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ZDLRA, Multi-site protection – ZERO RPO for Primary and Standby

ZDLRA can be used from a small single database environment to big environments where you need protection in more than one site at the same time. At every level, you can use different features of ZDLRA to provide desirable protection. Here I will show how to reach zero RPO for both primary and standby databases. All the steps, doc, and tech parts are covered.

You can check the examples the reference for every scenario int these two papers from the Oracle MAA team: MAA Overview On-Premises and Oracle MAA Reference Architectures. They provide good information on how to prepare to reduce RPO and improve RTO. In resume, the focus is the same, reduce the downtime and data loss in case of a catastrophe (zero RPO, and zero RPO).

Multi-site protection

If you looked both papers before, you saw that to provide good protection is desirable to have an additional site to, at least, send the backups. And if you go higher, for GOLD and PLATINUM environments, you start to have multiple sites synced with data guard. These Critical/Mission-critical environments need to be protected for every kind of catastrophic failure, from disk until complete site outage (some need to follow specific law’s requirements, bank as an example).

And the focus of this post is these big environments. I will show you how to use ZDLRA to protect both sites, reaching zero RPO even for standby databases. And doing that, you can survive for a catastrophic outage (like entire datacenter failure) and still have zero RPO. Going further, you can even have zero RPO if you lose completely on site when using real-time redo for ZDLRA, and this is not written in the docs by the way.

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ZDLRA, Real-Time Redo and Zero RPO

The idea for Real-Time Redo is to reach zero RPO for every kind of database and this includes ones with and without DG. As you can see in my last post, where I showed how to configure Real-Time Redo for one database, some little steps need to be executed and they are pretty similar than a remote destination for archivelog for DG.

But if you noticed, the configuration for the remote destination was defined as ASYNC, and hinted like that at ZDLRA docs (“Protection of Ongoing Transactions” or at “How Real-Time Redo Transport Works”). In the same post, I suggested as “controversial” because the ASYNC does not guarantee the RPO zero.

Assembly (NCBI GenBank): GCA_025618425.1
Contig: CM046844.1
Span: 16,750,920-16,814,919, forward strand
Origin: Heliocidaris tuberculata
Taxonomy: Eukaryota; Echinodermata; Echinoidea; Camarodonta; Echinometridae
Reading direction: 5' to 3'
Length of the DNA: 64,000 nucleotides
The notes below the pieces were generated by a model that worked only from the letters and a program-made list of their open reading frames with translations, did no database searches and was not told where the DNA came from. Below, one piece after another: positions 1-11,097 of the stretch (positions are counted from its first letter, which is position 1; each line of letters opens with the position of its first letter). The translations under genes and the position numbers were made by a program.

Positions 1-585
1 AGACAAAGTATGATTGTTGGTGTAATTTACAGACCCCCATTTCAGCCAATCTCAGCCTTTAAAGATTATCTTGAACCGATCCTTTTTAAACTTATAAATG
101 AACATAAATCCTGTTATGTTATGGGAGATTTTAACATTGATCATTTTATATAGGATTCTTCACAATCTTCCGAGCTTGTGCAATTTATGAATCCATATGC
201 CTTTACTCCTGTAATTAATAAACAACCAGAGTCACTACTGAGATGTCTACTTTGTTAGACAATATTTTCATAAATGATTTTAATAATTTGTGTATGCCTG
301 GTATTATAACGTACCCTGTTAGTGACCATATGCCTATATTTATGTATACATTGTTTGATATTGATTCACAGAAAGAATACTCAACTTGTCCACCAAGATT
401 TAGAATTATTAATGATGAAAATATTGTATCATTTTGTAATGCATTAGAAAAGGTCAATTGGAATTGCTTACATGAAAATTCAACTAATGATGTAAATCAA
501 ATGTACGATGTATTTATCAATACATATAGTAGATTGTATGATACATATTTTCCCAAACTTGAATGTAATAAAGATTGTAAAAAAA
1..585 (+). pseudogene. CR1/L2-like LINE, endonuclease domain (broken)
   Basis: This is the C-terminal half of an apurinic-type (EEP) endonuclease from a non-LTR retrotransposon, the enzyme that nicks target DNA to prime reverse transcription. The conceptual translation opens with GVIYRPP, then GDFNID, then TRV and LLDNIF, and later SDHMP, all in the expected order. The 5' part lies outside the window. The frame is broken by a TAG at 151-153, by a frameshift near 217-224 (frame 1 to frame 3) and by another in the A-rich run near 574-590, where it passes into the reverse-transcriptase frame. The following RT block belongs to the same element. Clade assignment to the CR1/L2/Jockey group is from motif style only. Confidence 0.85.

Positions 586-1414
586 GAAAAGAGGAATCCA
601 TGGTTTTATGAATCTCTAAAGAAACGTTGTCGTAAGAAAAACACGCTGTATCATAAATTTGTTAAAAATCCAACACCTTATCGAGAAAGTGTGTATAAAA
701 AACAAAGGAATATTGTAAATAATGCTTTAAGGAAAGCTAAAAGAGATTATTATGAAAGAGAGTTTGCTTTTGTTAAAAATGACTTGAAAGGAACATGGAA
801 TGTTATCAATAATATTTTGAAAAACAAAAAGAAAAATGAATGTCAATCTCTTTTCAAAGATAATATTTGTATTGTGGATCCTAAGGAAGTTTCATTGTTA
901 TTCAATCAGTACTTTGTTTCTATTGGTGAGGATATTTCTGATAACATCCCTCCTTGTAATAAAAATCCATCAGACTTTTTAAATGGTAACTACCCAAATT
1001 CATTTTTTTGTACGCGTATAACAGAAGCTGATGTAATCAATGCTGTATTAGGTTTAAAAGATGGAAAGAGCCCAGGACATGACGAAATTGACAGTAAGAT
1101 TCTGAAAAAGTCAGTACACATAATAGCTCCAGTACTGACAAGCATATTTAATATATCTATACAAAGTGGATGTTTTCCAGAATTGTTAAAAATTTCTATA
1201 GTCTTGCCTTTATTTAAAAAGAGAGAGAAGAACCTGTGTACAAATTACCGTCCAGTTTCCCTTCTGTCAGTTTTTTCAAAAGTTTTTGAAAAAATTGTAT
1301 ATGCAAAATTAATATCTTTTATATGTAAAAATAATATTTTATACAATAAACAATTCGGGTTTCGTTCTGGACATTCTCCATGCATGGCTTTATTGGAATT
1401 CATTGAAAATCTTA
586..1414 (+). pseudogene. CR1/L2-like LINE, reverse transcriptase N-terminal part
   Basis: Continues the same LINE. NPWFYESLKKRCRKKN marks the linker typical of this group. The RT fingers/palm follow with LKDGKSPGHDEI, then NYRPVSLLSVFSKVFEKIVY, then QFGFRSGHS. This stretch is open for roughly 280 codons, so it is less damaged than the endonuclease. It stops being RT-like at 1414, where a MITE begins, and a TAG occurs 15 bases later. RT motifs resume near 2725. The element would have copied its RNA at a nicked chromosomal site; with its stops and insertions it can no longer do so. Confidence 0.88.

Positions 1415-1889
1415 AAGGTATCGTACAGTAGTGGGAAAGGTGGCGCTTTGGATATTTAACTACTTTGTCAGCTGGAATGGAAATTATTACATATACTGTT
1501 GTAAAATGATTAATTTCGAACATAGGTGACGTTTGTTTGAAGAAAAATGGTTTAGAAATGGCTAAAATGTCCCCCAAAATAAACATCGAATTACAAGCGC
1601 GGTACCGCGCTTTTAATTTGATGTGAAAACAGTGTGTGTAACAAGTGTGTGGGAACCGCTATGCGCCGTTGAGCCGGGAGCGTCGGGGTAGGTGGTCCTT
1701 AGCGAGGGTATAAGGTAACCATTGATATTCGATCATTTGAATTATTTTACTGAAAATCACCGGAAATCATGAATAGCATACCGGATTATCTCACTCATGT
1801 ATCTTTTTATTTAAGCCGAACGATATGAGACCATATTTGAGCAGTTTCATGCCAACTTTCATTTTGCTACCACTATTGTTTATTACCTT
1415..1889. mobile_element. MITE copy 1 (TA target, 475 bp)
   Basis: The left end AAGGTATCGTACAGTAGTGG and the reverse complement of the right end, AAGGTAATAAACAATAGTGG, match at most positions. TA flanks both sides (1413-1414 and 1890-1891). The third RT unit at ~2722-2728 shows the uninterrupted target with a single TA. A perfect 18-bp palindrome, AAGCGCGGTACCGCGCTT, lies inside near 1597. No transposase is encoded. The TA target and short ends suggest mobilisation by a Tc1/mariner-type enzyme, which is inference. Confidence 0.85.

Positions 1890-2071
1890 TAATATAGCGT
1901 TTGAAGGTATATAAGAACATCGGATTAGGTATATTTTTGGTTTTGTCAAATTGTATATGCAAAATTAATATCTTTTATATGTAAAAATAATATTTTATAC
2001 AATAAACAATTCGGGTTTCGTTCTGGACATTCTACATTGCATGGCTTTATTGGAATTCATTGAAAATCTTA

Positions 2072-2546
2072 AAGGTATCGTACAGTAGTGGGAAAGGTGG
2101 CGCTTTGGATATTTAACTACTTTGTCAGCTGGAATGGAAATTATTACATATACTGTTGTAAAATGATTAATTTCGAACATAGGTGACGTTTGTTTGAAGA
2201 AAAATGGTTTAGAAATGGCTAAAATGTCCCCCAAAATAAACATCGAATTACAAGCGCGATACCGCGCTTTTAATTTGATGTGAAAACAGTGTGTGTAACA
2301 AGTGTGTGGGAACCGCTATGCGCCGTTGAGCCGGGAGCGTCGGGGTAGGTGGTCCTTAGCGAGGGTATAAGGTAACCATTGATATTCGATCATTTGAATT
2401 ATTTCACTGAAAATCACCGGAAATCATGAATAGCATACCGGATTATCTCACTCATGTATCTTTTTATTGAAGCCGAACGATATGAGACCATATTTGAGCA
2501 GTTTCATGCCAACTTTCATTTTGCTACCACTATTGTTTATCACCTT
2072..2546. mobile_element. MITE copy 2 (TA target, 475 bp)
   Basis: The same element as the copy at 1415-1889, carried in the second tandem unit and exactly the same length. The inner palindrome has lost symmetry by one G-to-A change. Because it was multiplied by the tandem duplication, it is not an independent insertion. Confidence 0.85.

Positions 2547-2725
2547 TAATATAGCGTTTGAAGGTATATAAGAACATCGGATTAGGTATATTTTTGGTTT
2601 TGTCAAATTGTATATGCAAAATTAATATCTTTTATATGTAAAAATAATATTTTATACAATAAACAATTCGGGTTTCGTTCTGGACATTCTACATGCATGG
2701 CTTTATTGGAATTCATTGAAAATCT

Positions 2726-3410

You can see more in the DataGuard docs at (Oracle Data Guard Protection Modes and Oracle Data Guard Concepts and Administration), but the resume it is:

  • ASYNC: The primary database does not wait for the response from a remote destination.
  • SYNC/NOAFIRM: The Primary database holds commit until the remote destination report that received the redo data. It does not wait until the remote site report that wrote the data in the disc.
  • SYNC/AFFIRM: The primary database holds commit until the remote destination report that received redo data and wrote it at the disk.

You can read with more details the difference here: Best Practices for Synchronous Redo Transport and Best Practices for Asynchronous Redo Transport.

The idea is simple, if you use ASYNC, there is no guarantee for zero data loss between the primary database and the remote destination.

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ZDLRA, Real-Time Redo

Real-time redo transport is the feature that allows you to reduce to zero the RPO (Recovery Point Objective) for your database. Check how to configure real-time redo, the steps, parameters, and other details that need to be modified to enable it.

The idea behind real-time redo transport it is easy, basically the ZDLRA it is a remote destination for your redo log buffers/archivelogs of your database. It is really, really, similar to what occurs for data guard configurations (but here you don’t need to set all datafiles as an example). It is not the same too because ZDLRA can detect if the database stops/crash and will generate the archivelog (at ZDLRA side) with all the received redo and this can be used to restore to, at least zero/sub-seconds, of data loss.